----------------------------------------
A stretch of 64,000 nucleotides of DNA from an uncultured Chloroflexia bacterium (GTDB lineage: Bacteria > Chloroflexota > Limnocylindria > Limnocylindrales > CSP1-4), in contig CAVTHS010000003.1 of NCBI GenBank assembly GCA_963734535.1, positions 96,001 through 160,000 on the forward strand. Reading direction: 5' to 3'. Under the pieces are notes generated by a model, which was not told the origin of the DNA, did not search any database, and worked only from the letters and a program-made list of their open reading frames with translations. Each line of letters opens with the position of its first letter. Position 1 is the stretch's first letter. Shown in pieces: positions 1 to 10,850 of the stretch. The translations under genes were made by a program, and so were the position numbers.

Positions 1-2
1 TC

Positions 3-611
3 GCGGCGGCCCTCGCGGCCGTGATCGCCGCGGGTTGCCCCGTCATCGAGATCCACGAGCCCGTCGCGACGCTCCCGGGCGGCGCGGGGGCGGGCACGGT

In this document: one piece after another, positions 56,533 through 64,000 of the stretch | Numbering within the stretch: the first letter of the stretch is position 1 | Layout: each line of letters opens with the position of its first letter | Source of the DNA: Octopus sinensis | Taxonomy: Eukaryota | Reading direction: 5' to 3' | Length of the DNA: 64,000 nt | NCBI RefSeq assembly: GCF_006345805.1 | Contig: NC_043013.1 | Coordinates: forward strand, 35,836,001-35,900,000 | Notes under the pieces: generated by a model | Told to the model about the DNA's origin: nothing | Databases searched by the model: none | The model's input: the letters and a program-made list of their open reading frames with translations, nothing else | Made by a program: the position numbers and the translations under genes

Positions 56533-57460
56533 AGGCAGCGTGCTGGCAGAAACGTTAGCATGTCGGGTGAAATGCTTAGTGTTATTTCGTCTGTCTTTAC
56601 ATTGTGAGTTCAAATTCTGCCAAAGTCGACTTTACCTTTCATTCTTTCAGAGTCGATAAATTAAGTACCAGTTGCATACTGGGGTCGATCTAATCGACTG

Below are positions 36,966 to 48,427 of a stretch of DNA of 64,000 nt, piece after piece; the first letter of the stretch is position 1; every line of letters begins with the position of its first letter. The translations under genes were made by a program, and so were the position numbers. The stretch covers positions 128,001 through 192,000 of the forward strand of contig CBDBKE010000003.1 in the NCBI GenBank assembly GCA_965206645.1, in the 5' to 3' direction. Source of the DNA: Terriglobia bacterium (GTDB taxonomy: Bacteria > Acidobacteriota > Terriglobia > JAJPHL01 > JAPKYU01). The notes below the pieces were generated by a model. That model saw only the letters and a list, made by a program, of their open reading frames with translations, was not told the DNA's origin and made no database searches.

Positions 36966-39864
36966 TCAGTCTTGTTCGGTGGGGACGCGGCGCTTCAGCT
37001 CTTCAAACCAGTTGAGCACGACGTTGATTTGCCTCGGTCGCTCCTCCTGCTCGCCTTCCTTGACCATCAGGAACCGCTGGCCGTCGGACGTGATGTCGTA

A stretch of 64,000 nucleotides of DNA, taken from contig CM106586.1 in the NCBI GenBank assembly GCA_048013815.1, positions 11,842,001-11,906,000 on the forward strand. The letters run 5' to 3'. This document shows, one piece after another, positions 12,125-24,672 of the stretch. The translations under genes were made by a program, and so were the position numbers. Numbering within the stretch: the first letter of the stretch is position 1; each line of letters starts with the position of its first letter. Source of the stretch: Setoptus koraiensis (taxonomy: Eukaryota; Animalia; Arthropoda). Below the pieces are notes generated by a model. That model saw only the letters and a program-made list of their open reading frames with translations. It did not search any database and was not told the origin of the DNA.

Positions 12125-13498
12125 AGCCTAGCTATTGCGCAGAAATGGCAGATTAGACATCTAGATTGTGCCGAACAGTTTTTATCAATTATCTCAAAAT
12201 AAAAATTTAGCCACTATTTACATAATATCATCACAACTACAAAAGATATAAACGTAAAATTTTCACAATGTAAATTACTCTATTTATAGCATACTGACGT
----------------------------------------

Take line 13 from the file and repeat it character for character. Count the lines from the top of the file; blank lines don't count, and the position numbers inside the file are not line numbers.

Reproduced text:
37001 CTTCAAACCAGTTGAGCACGACGTTGATTTGCCTCGGTCGCTCCTCCTGCTCGCCTTCCTTGACCATCAGGAACCGCTGGCCGTCGGACGTGATGTCGTA